Blood and brain temperatures of free-ranging black wildebeest in their natural environment.
ABSTRACT Using miniature data loggers, we measured the temperatures of carotid blood and brain in four wildebeest (Connochaetes gnou) every 2 min for 3 wk and every 5 min, in two of the animals, for a further 6 wk. The animals ranged freely in their natural habitat, in which there was no shelter. They were subject to intense radiant heat (maximum approximately 1,000 W/m2) during the day. Arterial blood temperature showed a circadian rhythm with low amplitude (< 1 degree C) and peaked in early evening. Brain temperature was usually within 0.2 degrees C of arterial blood temperature. Above a threshold between 38.8 and 39.2 degrees C, brain temperature tended to plateau so that the animals exhibited selective brain cooling. However, selective brain cooling sometimes was absent even when blood temperature was high and present when it was low. During helicopter chases, selective brain cooling was absent, even though brain temperature was near 42 degrees C. We believe that selective brain cooling is controlled by brain temperature but is modulated by sympathetic nervous system status. In particular, selective brain cooling may be abolished by high sympathetic activity even at high brain temperatures.
Article: Body temperature daily rhythm adaptations in African savanna elephants (Loxodonta africana).[show abstract] [hide abstract]
ABSTRACT: The savanna elephant is the largest extant mammal and often inhabits hot and arid environments. Due to their large size, it might be expected that elephants have particular physiological adaptations, such as adjustments to the rhythms of their core body temperature (T(b)) to deal with environmental challenges. This study describes for the first time the T(b) daily rhythms in savanna elephants. Our results showed that elephants had lower mean T(b) values (36.2 +/- 0.49 degrees C) than smaller ungulates inhabiting similar environments but did not have larger or smaller amplitudes of T(b) variation (0.40 +/- 0.12 degrees C), as would be predicted by their exposure to large fluctuations in ambient temperature or their large size. No difference was found between the daily T(b) rhythms measured under different conditions of water stress. Peak T(b)'s occurred late in the evening (22:10) which is generally later than in other large mammals ranging in similar environmental conditions.Physiology & Behavior 12/2007; 92(4):560-5. · 2.87 Impact Factor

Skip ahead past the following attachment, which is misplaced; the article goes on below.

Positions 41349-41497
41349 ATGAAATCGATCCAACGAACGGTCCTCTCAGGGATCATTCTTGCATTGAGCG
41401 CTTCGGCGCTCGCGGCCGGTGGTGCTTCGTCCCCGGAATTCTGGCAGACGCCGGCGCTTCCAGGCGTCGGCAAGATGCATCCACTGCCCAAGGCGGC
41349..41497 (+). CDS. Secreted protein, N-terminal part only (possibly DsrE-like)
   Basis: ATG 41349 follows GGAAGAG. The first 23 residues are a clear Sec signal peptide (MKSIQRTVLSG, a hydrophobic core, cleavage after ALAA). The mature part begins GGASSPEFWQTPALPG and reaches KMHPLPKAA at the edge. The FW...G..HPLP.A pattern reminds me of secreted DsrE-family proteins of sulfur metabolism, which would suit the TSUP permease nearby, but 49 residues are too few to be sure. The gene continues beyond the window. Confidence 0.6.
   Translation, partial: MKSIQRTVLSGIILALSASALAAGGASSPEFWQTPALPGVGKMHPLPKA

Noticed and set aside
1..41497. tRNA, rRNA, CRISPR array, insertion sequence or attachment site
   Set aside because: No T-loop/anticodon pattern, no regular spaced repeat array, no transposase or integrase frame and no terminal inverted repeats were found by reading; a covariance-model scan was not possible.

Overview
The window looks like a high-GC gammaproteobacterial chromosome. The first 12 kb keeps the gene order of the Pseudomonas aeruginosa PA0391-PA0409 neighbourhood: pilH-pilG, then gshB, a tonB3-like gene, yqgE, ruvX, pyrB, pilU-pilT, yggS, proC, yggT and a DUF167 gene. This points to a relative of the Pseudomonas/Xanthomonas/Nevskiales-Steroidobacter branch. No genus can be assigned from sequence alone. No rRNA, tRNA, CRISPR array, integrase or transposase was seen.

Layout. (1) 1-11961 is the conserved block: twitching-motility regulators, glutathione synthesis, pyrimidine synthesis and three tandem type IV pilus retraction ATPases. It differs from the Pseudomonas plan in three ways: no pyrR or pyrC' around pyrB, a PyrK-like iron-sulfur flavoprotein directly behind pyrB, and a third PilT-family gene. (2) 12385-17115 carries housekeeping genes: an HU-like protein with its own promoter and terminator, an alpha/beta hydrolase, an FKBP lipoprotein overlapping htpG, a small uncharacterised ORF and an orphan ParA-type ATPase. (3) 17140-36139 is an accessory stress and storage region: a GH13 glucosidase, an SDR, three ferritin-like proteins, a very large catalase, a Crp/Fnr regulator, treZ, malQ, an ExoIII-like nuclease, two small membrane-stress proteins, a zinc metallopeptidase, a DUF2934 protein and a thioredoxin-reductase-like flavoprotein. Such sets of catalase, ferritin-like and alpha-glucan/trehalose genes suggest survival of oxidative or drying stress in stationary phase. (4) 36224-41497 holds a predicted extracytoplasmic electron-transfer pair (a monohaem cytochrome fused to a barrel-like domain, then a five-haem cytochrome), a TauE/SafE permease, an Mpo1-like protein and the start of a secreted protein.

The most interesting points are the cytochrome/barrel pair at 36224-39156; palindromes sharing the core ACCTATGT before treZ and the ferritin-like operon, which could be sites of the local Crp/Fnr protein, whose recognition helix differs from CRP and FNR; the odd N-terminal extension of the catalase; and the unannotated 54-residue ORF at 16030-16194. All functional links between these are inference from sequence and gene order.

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ABSTRACT: Temperature profoundly influences physiological responses in animals, primarily due to the effects on biochemical reaction rates. Since physiological responses are often exemplified by their rate dependency (e.g., rate of blood flow, rate of metabolism, rate of heat production, and rate of ion pumping), the study of temperature adaptations has a long history in comparative and evolutionary physiology. Animals may either defend a fairly constant temperature by recruiting biochemical mechanisms of heat production and utilizing physiological responses geared toward modifying heat loss and heat gain from the environment, or utilize biochemical modifications to allow for physiological adjustments to temperature. Biochemical adaptations to temperature involve alterations in protein structure that compromise the effects of increased temperatures on improving catalytic enzyme function with the detrimental influences of higher temperature on protein stability. Temperature has acted to shape the responses of animal proteins in manners that generally preserve turnover rates at animals’ normal, or optimal, body temperatures. Physiological responses to cold and warmth differ depending on whether animals maintain elevated body temperatures (endothermic) or exhibit minimal internal heat production (ectothermic). In both cases, however, these mechanisms involve regulated neural and hormonal over heat flow to the body or heat flow within the body. Examples of biochemical responses to temperature in endotherms involve metabolic uncoupling mechanisms that decrease metabolic efficiency with the outcome of producing heat, whereas ectothermic adaptations to temperature are best exemplified by the numerous mechanisms that allow for the tolerance or avoidance of ice crystal formation at temperatures below 0◦C.Comprehensive Physiology. 01/2012; 2:2151-2202.
Wildlife Society Bulletin 01/2009; · 0.95 Impact Factor